10 New Skills You’ll Have At The End Of the COVID-19 Crisis

Managing your time
Managing your time

Since becoming a global phenomenon in February, the coronavirus has upended the world and reshaped the way we all live our lives. Billions of people have spent long periods in quarantine or self-isolation, and entire cities have been locked down.

People have begun to adapt to these new circumstances by learning skills that will help them thrive and survive—in the time of COVID-19 and well into the future

 

Here Are 10 New Skills You’ll Have At The End Of the COVID-19 Crisis

 

10.Mastering technology

Mastering technology
Mastering technology

Zoom. Houseparty. TikTok. Technology has been humanity’s saving grace during this pandemic, helping countless people, including seniors, fight loneliness. Many of us are also now multitasking-app savants, leading to increased productivity.

 

9.Staying in touch

Staying in touch
Staying in touch

Connection is an innate human need, and people haven’t let the coronavirus squash that trait. We have collectively come together to tweak the way we do the things we love, from working out to celebrating birthdays.

 

8.Identifying fake news

Identifying fake news
Identifying fake news

Before the coronavirus pandemic, trust in the media was at an all-time low, but now people are turning to journalists as much as to health officials to inform them on what’s happening in the battle against the virus.

An all-out war against fake news and conspiracy theories has also emerged. We, as a society, are getting better at reading real news and calling out the dangerous, fake stuff.

 

7.Being flexible

Being flexible
Being flexible

With every day bringing more news about how the fight against COVID-19 is evolving, the one major skill everyone has had to learn is flexibility.

There are more unknowns than knowns, and settling into that reality has been an uncomfortable process. But after a few weeks, many have adapted—with people creating home offices to work from home and schools setting up online tutoring for students.

 

6.Cutting your own hair

Cutting your own hair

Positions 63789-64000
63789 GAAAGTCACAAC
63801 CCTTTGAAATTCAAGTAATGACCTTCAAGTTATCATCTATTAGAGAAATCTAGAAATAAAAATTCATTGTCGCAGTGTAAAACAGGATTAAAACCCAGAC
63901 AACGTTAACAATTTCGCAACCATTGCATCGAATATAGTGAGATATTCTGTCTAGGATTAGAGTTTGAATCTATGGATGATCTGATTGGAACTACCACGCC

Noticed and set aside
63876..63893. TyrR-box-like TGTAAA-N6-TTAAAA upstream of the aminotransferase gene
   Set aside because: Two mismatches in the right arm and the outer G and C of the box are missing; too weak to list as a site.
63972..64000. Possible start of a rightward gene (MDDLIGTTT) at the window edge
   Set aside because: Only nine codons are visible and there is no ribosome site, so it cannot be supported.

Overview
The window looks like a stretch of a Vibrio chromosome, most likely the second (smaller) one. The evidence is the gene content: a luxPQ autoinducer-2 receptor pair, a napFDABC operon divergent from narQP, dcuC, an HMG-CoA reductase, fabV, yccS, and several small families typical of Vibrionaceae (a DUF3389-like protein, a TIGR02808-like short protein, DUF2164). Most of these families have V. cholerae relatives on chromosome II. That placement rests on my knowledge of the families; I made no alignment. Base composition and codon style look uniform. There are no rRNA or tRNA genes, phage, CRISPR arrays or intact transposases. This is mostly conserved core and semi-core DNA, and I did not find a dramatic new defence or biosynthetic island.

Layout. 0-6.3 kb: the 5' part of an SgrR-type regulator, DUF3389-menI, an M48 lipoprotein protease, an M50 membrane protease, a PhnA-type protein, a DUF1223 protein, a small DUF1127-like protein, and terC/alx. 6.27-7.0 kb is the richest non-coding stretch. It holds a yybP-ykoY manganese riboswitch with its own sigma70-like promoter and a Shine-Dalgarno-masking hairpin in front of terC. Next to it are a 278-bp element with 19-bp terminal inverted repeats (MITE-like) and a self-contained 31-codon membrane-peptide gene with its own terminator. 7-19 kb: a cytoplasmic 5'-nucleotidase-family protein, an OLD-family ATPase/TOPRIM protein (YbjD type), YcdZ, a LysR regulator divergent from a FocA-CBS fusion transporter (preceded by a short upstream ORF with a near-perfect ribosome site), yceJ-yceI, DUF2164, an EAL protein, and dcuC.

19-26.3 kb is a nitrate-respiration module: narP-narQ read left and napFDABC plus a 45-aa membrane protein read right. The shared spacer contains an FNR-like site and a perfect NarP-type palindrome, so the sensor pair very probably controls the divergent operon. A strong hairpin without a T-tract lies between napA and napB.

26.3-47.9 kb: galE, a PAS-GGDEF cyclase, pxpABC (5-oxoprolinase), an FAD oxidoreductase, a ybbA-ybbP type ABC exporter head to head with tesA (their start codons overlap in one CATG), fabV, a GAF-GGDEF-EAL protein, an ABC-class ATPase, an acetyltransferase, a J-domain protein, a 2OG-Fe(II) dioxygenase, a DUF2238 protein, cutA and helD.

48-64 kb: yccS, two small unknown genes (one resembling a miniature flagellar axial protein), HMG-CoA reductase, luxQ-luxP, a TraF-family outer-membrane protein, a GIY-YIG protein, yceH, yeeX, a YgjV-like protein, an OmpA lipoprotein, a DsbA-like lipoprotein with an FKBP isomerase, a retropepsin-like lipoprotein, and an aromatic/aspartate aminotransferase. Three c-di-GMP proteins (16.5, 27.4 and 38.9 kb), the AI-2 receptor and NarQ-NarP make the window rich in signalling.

Cutting your own hair

Hair grows about half an inch per month, so it was probably inevitable that people would start craving a trim after a few months in lockdown.

That’s especially true for those with short ’dos. There are now hundreds of online tutorials for trimming your own hair, regardless of its style and texture.

 

5.Making your own beauty treatments

Making your own beauty treatments
Making your own beauty treatments

With salons closed, people have been forced to create their own beauty treatments at home, from face masks to nail polish remover. The result is a movement trending toward all-natural skincare.

 

4.Emptying your cupboards

Emptying your cupboards
Emptying your cupboards

With store shelves running bare of a variety of items, and some things available but hard to find, many people are creating recipes based on the ingredients they have in their cupboards.

There are so many recipes for cooking with pantry staples, it’s become almost second nature for folks to create delicious concoctions based on what they have instead of what they can buy.

 

3.Baking instead of buying

Baking instead of buying
Baking instead of buying

Many people have found solace in these trying times by revisiting some tasks of yore, and nothing has become more popular than baking.

Everywhere you look on social media, people are showcasing the goods they’ve whipped up, from pancakes to bread.

 

2.Managing your time

Managing your time
Managing your time

Remember when you could keep to a schedule and check off all of a day’s to-dos? Neither do we.

Since the coronavirus pandemic began, many have had to drastically alter their schedules to accommodate a variety of factors—changes to store hours, homeschooling, hiccups in technology. The result has been a collective ability to manage time efficiently.

 

1.Protecting yourself online

Protecting yourself online
Protecting yourself online

Predators and scammers have tried to make good use of this new “living online” time to do awful, illegal things, which has meant we’ve all had to become more aware of the need to protect ourselves against virtual threats.

We’re now better able to identify emails that look suspicious and have even started to increase the strength of our passwords.

 

Source: | Espresso